A mobile responsive website is one which, depending on the size of the device being used (for example, a smartphone or a tablet), rearranges its layout and resizes images to create an optimal viewing experience for the visitor. It’s incredibly important to ensure your website is mobile responsive because according to a 2016 study by Hitwise, 62% of customers researching consumer services do so on a mobile device. If your website isn’t responsive, you could be missing out on over half of your leads.
Here’s an example of a non-mobile responsive website. The text is so small that it’s virtually impossible to read.
It’s important that your website has a relatively fast load time. Not only does this improve your organic search rank, but Google has also reported that 53% of mobile users leave a website while the page is still loading.
You can easily test the speed of your website on both mobile and desktop using Google’s PageSpeed Insights tool. The results page also helpfully provides a list of actions your website developer can take to improve your page speed.
There’s nothing worse than visiting a business website, clicking a link, and then being directed to a page that says “Oops! Sorry, that page doesn’t exist”. It shows poor attention to detail.
Understandably, most websites have a considerable number of pages and links and it can be time consuming to check them all on a regular basis. A quick way to check your website is to use a tool like Screaming Frog or Google Search Console and run a “Crawl errors report”.
Personal email addresses (as the name suggests) are designed for personal use. Using an email that ends in hotmail.com, gmail.com, yahoo.com etc. simply doesn’t look professional.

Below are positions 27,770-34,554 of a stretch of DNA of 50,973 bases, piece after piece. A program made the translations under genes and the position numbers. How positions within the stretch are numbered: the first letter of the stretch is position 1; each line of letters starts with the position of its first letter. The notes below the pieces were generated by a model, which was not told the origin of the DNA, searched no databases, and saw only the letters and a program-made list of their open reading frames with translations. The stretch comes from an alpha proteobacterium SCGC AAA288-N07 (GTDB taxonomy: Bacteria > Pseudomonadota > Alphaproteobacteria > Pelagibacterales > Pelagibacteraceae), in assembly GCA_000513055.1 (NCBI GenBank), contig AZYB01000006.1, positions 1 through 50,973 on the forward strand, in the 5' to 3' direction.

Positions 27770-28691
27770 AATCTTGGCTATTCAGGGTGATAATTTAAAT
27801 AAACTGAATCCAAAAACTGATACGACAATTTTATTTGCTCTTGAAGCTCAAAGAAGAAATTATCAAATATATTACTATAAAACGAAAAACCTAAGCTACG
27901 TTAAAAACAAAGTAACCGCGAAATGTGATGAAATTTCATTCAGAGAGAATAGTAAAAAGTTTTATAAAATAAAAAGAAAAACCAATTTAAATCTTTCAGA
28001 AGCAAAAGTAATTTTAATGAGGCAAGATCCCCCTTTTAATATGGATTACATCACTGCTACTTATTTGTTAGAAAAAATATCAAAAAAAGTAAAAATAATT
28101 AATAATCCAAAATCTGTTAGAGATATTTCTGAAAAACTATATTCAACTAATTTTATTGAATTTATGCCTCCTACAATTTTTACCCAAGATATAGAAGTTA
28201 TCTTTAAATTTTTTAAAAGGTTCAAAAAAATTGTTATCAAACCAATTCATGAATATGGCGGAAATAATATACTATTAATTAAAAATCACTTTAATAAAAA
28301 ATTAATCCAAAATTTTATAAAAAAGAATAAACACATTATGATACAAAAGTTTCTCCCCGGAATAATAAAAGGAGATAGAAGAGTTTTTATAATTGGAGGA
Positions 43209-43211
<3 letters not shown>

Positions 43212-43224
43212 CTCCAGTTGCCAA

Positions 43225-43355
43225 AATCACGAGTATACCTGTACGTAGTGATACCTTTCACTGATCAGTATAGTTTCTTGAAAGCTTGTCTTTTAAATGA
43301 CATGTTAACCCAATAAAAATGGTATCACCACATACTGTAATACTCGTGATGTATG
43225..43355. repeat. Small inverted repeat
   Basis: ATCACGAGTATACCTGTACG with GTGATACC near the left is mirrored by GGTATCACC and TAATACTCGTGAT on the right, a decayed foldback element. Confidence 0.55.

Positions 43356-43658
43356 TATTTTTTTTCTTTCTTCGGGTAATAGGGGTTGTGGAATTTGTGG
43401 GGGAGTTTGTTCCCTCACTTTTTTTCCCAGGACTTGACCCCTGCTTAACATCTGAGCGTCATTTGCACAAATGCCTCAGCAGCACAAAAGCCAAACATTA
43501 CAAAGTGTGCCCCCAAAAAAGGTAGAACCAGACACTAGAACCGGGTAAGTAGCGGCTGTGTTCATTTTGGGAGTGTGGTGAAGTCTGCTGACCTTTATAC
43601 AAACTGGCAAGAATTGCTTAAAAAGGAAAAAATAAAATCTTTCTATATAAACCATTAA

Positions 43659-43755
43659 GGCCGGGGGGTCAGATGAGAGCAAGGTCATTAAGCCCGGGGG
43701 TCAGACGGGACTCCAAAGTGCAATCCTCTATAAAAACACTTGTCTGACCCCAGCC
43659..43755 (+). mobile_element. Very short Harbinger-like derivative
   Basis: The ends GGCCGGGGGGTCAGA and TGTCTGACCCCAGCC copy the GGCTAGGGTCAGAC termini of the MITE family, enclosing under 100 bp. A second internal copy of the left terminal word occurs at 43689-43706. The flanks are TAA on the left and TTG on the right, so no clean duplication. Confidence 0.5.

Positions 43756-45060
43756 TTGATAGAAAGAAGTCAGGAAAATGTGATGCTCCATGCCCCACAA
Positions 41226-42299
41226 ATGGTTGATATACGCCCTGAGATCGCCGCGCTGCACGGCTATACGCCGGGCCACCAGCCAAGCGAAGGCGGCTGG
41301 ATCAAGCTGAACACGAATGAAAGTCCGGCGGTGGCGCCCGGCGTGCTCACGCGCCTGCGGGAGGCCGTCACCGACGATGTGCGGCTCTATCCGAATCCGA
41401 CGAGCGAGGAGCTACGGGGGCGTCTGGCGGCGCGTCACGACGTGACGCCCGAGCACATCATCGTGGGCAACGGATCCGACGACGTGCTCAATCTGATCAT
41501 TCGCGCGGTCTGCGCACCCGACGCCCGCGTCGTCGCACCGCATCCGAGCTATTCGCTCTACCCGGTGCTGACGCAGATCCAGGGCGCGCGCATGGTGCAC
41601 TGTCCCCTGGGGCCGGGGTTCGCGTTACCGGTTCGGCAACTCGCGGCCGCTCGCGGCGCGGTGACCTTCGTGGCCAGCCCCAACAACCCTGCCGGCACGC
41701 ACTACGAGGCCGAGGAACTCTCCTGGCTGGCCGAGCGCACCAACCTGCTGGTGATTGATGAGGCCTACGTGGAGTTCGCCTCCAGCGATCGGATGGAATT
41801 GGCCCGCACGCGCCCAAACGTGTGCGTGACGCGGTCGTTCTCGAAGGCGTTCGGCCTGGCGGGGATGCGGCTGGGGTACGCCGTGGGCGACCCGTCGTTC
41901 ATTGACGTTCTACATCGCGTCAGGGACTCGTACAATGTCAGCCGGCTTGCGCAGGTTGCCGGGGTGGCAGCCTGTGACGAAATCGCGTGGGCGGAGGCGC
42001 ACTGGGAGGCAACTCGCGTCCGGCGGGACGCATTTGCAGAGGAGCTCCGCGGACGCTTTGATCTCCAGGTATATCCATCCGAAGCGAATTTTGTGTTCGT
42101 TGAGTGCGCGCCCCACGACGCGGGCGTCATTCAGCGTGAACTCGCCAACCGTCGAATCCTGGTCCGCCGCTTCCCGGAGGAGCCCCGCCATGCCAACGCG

Setting up a business email address is simple, and can be done for as little as $5/month. While it’s a minor point, it reflects on your care for presentation. Can you imagine receiving an email from email@example.com?
Including fresh content is a good way to let families know your business is proactive and current. Importantly, if you include content which is time stamped (such as testimonials, blog posts, community events, etc), it’s essential to regularly add fresh content. Seeing an article about a community event or a customer testimonial from 2-3 years ago with nothing else new, can actually be a deterrent for customers assessing your business.
When visitors come to a website, they want to be guided as to what to do next – that is, they want clear calls to action. Having too many options, or failing to highlight key pages a visitors should click on, makes for a poor user experience.
As we mentioned at the beginning of this article, the primary call to action is for the customer to contact you. However, this doesn’t mean that you shouldn’t have other calls to action. Guiding customers to an “About Us” section, funeral guides, and testimonials, for example, can help to build up the trust that is required for them to pick up the phone and call you.
Here’s an example from Simplicity Funerals. Arguably, there are slightly too many calls to action on this page, however, we can see their intention and the actions they want us to take: there are several prompts to phone them, a guide to help families plan a funeral, and information to convince visitors to take out a prepaid funeral.
A good website gives the customer the information they are looking for, builds trust and confidence, and has a clear call to action. With more customers now searching for services online than ever before, presenting your services in a professional and polished way isn’t a “nice to have” – it’s a must.
Are there any areas where you could improve your website? If you have any questions, let us know in the comments section below.